We spoke to Team Secret’s Puppey ahead of DreamLeague Season 20 to ask him his opinions on the event, and the team’s road to TI12.
Clement “Puppey” Ivanov is one of the most storied and respected players in Dota 2. The only player to have attended every single edition of The International as a player, and co-founder and captain of Team Secret, Puppey’s latest task is making it back to TI once again.
But there’s a few stops on the way, namely DreamLeague Season 20, and European Qualifiers. Team Secret crashed out of DreamLeague, marking a poor performance not just for his team, but for Europe as a whole. We spoke to Puppey before the event began, to ask him about European Dota, the EPT, and whether he thought about taking Team Secret to another region.
(This interview was conducted on Friday, June 9, ahead of the start of DreamLeague Season 20. Portions of this interview were previously published on this site.)
Puppey talks about DreamLeague Season 20
This is going to be Team Secret’s first international competition against teams from other regions this year. How do you feel you’re going to measure up?
Puppey: “Well, my opinion stays the same about that, that EU Dota right now is harder than any other region. So if other regions come in here to play against us, or we play against them, I don't think much will change. Because already having to try to beat Gamin Gladiators, Liquid and Tundra is pretty hard. So I don't believe it will be harder.”
Is there one team from another region you’re especially looking forward to facing? Some players you don’t usually get to play against that you’re looking forward to playing against.
Puppey: “I would wish to play against King SumaiL. You know, that's definitely the most hyped thing to do. For sure.”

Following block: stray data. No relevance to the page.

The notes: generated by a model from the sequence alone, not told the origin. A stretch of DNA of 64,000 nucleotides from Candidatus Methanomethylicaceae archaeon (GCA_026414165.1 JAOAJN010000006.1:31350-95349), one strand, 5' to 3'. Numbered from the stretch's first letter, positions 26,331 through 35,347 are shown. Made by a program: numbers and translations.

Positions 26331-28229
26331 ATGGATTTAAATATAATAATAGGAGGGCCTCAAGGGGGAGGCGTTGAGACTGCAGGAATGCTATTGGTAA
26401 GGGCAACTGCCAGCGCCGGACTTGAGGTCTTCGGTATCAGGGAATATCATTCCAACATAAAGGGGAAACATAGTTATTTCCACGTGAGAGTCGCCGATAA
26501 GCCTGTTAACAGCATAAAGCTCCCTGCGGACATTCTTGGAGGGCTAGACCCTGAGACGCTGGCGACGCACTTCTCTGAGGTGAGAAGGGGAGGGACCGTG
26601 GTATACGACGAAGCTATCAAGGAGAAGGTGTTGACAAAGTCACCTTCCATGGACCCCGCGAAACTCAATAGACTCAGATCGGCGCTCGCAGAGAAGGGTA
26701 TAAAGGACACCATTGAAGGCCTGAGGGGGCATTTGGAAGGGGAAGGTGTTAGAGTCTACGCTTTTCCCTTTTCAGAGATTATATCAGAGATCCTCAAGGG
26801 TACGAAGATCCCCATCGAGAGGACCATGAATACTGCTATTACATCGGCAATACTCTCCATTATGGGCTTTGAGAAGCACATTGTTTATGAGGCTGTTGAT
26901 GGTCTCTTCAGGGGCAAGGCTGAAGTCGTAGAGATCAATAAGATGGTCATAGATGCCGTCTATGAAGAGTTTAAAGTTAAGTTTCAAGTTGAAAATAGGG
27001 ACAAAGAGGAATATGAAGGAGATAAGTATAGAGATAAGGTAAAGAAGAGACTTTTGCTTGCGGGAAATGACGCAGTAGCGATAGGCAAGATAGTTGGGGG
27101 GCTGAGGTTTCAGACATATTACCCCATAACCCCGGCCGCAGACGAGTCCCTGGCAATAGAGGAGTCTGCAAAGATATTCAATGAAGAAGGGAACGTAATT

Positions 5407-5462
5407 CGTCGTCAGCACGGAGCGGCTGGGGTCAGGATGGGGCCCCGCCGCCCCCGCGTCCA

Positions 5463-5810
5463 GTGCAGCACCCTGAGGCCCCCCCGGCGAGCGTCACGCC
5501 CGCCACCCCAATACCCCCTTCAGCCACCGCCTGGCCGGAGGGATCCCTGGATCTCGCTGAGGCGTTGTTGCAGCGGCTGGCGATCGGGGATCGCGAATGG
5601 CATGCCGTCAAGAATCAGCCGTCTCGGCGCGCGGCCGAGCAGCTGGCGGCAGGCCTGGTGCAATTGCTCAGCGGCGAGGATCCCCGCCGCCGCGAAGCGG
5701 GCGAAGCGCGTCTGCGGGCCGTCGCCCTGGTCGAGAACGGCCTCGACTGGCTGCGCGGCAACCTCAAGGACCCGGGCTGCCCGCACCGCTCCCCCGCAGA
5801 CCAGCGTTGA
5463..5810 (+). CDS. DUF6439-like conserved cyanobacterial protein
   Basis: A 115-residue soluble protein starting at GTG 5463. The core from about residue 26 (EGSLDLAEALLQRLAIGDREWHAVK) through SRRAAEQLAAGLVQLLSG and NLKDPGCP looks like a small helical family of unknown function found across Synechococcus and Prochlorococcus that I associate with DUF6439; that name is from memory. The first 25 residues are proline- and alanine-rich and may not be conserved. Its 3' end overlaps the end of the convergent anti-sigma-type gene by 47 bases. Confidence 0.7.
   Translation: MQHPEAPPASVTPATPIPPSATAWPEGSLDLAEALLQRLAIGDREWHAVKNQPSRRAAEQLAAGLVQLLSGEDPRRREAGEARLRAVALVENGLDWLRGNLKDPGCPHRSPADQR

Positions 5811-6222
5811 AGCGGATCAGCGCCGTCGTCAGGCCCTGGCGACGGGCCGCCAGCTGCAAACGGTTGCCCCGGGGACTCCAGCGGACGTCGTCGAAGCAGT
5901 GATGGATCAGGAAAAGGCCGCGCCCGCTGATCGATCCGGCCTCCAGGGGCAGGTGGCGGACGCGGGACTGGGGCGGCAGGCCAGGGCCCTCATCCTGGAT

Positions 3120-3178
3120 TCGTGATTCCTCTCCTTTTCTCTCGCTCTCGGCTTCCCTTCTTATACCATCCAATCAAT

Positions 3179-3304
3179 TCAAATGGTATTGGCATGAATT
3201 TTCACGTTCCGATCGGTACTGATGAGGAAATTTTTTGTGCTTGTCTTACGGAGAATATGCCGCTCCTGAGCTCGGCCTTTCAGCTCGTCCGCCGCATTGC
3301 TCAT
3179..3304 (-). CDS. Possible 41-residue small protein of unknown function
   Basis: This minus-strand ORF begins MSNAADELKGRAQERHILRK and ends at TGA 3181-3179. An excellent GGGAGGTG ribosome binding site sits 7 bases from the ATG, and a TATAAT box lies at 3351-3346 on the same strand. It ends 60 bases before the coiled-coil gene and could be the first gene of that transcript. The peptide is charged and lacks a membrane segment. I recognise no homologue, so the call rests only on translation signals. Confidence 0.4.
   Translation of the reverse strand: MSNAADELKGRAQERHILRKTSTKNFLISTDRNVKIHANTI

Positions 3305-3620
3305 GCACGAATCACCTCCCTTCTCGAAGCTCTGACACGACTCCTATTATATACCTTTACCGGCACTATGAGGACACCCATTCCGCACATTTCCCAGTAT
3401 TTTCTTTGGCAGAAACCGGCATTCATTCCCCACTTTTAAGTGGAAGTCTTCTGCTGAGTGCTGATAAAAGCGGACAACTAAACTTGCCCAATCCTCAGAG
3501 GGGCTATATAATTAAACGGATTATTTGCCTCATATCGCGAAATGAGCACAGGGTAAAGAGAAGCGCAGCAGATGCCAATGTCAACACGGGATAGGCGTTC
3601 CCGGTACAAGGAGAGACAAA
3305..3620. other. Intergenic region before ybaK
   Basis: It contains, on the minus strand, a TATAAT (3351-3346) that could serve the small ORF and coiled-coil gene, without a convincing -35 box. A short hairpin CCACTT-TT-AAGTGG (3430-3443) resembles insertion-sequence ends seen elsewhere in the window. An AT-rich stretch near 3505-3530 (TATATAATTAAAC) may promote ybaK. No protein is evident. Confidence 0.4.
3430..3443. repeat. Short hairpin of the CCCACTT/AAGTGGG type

Do you think that Team Aster is now a big force to be reckoned with, with the addition of SumaiL?
Puppey: “I hope it's a force to be reckoned with. A force for now. We haven't seen them fight against other EU teams and so on. So it's not really easy to understand if they're that good. And somewhat, I hope so for SumaiL as well that they’re a force. There's just not enough evidence yet.”
If Riyadh’s prize pool ends up surpassing TI, which, at the moment it’s not far off last year’s amount, does it become the more important tournament? Or is the Aegis just too much of a prize?
Puppey: “I think Aegis still matters more. But it's going to skew it a little bit because I feel like the importance of this tournament is also very high. Because it's a new tournament that is as big as TI that is not TI. So winning, it also kind of gives such a TI vibe, you know, because the prize is massive. So it's a nice feeling. Like one of those old Majors back in the day where they mattered a lot more. For now, it's hard to decide I would still say Aegis obviously matters much more. But you know, it could it could shift to being equal.”
The EPT, with this DreamLeague series and Riyadh, although ESL hasn’t overtly said it, feels like a challenge to Valve for control of Dota 2 esports. Do you think the competition is good for Dota? Will it spur Valve to do more?
Puppey: “I think competition is healthy in practically any industry possible. So if anybody looks at it as an overthrow or something like that, I think they are looking at it in a bad way. If more people are trying to get involved in your game, more people are trying to invest into it. And they are Valve, they own the IP. So it's only going to benefit them.”